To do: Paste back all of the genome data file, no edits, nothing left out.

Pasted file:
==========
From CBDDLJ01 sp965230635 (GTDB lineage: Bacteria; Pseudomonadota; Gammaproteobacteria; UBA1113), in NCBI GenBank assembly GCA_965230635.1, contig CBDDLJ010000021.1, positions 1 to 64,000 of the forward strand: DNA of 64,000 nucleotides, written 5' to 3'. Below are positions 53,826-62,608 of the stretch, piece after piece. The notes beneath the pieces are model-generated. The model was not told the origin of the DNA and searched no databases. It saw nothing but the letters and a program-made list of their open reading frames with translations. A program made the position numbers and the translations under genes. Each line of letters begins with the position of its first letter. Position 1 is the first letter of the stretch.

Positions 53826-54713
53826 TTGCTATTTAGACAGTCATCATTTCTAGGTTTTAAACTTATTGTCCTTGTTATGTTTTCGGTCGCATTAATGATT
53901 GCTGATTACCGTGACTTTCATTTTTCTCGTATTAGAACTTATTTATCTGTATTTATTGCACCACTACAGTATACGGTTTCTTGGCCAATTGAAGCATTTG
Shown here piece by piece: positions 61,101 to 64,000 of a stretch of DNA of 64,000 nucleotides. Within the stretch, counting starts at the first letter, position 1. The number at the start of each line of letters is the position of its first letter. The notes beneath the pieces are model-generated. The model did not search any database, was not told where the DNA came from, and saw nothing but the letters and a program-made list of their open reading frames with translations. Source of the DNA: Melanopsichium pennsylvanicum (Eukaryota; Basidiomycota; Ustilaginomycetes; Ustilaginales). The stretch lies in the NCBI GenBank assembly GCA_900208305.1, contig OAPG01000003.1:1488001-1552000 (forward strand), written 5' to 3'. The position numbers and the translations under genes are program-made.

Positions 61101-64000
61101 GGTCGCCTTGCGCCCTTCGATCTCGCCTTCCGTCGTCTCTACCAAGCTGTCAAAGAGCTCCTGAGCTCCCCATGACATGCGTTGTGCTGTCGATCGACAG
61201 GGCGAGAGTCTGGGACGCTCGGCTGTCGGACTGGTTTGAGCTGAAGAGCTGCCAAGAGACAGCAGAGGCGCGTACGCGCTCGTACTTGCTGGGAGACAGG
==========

From CBDDLJ01 sp965230635 (GTDB lineage: Bacteria; Pseudomonadota; Gammaproteobacteria; UBA1113), in NCBI GenBank assembly GCA_965230635.1, contig CBDDLJ010000021.1, positions 1 to 64,000 of the forward strand: DNA of 64,000 nucleotides, written 5' to 3'. Below are positions 53,826-62,608 of the stretch, piece after piece. The notes beneath the pieces are model-generated. The model was not told the origin of the DNA and searched no databases. It saw nothing but the letters and a program-made list of their open reading frames with translations. A program made the position numbers and the translations under genes. Each line of letters begins with the position of its first letter. Position 1 is the first letter of the stretch.

Positions 53826-54713
53826 TTGCTATTTAGACAGTCATCATTTCTAGGTTTTAAACTTATTGTCCTTGTTATGTTTTCGGTCGCATTAATGATT
53901 GCTGATTACCGTGACTTTCATTTTTCTCGTATTAGAACTTATTTATCTGTATTTATTGCACCACTACAGTATACGGTTTCTTGGCCAATTGAAGCATTTG
Shown here piece by piece: positions 61,101 to 64,000 of a stretch of DNA of 64,000 nucleotides. Within the stretch, counting starts at the first letter, position 1. The number at the start of each line of letters is the position of its first letter. The notes beneath the pieces are model-generated. The model did not search any database, was not told where the DNA came from, and saw nothing but the letters and a program-made list of their open reading frames with translations. Source of the DNA: Melanopsichium pennsylvanicum (Eukaryota; Basidiomycota; Ustilaginomycetes; Ustilaginales). The stretch lies in the NCBI GenBank assembly GCA_900208305.1, contig OAPG01000003.1:1488001-1552000 (forward strand), written 5' to 3'. The position numbers and the translations under genes are program-made.

Positions 61101-64000
61101 GGTCGCCTTGCGCCCTTCGATCTCGCCTTCCGTCGTCTCTACCAAGCTGTCAAAGAGCTCCTGAGCTCCCCATGACATGCGTTGTGCTGTCGATCGACAG
61201 GGCGAGAGTCTGGGACGCTCGGCTGTCGGACTGGTTTGAGCTGAAGAGCTGCCAAGAGACAGCAGAGGCGCGTACGCGCTCGTACTTGCTGGGAGACAGG